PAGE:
» It's been a most unusual February, so far. The month's only four days old but I've already spent three nights out being sociable (Count 5 = 3). Admittedly most of those were in a Yorkshire hotel bar, where 'going out' merely meant stumbling down a long corridor, but don't knock it. My alcoholic beverage tally is also well up on normal (Count 6 = 9). I've downed nine bottles of German lager already, which is three times what I drank during the whole of February last year. This sociable period won't last, obviously, but I'm making the most of it while it lasts.
» Better late than never, I've been to see The Museum of Everything in Primrose Hill. Artist Sir Peter Blake is an avid collector of 'stuff', and roomfuls of his top-classephemera are now on display (for free) in an old building behind Chalk Farm Library. A corridor of photographed midgets, a grotto packed with seaside shell boxes, a complete set of Punch & Judy puppets, that sort of thing. There are plenty of circus freakshow references, like posters of bearded ladies and banners inviting punters to see the amazing two-headed cow (alive). Some sideshow art from Carter's Steam Fair fills an upper gallery, while another room showcases Ted Wilcox's erotic embroidery. As a finale we get to step inside the curious world of Walter Potter, creator of stuffed animal tableaux. Visitors to his Sussex museum enjoyed casefuls of card-playing squirrels, athletic toads and criminal sparrows, amongst others, at least until the collection was sold off. Hats off to Sir Peter for buying so many, and for sharing a lifetime's clutter with us all. Hurry, next weekend's your last chance.
» Don't some people get over-excited about rugby? They were showing the Six Nations in the pub last night, and blimey some people got all wound up over it. Most of them were roaring on England, in a sort-of transfixed way as if their lives depended on it, whereas any Welshmen in the crowd were keeping their emotions more to themselves. It always amazes me how some people treat these once-a-year pitch battles with almost religious reverence, as if the outcome somehow matters, but I guess they'd be equally amazed by my complete indifference.
» One of the specialist subjects on Mastermind last night was The History of the London Underground (I guess it had to come up one day). Why not see how many points you'd have scored? I got one more than trainee actuary Andrew, but then I was sitting at my laptop in my dressing gown eating a bowl of Shreddies, not facing John Humphries' icy glare under hot studio lights.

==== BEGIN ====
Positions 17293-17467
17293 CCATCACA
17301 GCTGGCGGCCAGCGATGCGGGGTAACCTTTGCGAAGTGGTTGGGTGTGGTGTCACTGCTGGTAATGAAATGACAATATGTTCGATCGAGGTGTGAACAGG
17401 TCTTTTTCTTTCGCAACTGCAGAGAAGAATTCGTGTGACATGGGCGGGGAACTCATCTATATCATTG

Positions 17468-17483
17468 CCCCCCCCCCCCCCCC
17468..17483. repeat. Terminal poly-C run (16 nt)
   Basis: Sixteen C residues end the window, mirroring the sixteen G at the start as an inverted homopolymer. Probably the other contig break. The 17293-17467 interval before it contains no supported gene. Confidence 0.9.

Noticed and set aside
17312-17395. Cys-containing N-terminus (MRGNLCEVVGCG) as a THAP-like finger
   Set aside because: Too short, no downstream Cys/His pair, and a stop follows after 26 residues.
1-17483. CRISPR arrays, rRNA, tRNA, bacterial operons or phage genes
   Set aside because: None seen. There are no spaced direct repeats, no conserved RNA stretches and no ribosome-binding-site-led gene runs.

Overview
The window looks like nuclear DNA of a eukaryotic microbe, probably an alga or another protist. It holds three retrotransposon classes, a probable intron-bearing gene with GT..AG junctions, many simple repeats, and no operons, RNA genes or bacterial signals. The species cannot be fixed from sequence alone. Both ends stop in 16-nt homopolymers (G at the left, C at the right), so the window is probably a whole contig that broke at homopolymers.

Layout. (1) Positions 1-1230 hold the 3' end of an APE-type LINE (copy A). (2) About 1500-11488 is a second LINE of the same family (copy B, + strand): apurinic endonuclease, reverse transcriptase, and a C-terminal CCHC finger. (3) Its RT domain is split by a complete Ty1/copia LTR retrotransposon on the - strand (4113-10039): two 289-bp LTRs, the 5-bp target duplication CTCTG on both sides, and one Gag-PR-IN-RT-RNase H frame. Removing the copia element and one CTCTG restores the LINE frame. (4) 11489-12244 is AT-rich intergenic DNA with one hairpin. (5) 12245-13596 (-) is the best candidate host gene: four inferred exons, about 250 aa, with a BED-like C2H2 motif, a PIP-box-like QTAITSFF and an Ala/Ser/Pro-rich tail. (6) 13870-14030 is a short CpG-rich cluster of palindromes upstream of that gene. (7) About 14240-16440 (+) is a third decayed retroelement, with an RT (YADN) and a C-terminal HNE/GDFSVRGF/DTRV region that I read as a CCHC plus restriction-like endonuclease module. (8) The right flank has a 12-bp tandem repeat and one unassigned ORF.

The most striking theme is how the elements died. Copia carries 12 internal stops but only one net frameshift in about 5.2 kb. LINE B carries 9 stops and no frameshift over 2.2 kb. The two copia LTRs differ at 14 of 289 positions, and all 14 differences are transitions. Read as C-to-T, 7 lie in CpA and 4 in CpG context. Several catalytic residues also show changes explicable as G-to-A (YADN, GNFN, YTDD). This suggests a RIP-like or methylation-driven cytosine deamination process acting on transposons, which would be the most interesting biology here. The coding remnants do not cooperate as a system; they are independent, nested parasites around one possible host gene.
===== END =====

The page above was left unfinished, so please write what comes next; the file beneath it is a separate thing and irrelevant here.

» Do you remember the days when government ministers used to announce stuff, and then the newspapers and TV news would report on it afterwards? Not any more. Every ministerial announcement these days seems to be forwarded to the media in advance, so that you can read precisely what they're going to say before they say it. "The prime minister will criticise.." "David Cameron will argue... " "...he will say." Is this because the government fears its message won't get out if people have to wait until tomorrow morning to read it? Are ministers worried that the media won't report a speech properly if they don't have the script in front of them? Or has making speeches become irrelevant in our modern world, where a press release is all you need to get your message across?
» Travellers at Whitechapel station will have noticed that two of the District line platforms have been boarded off, as a first stage of the station's Crossrail upgrade. Platforms 1 and 4 are no longer accepting trains, with all services running through 2 and 3 in the centre. What you may not be expecting is that it's platforms 2 and 3 which will be disappearing. They'll be combined across the existing central tracks to make one mega-wide District platform, and trains will ultimately stop where platforms 1 and 4 used to be. [No scheduled Hammersmith & City line train will ever terminate at Whitechapel again - they'll go at least as far as West Ham, where a new turnround siding has just been opened] The rebuilding of Whitechapel station will take several years, because there's tons to do. In particular, if you're local, steel yourself for having to use a temporary entrance to the station round the back in Durwood Street between 2014 and 2017.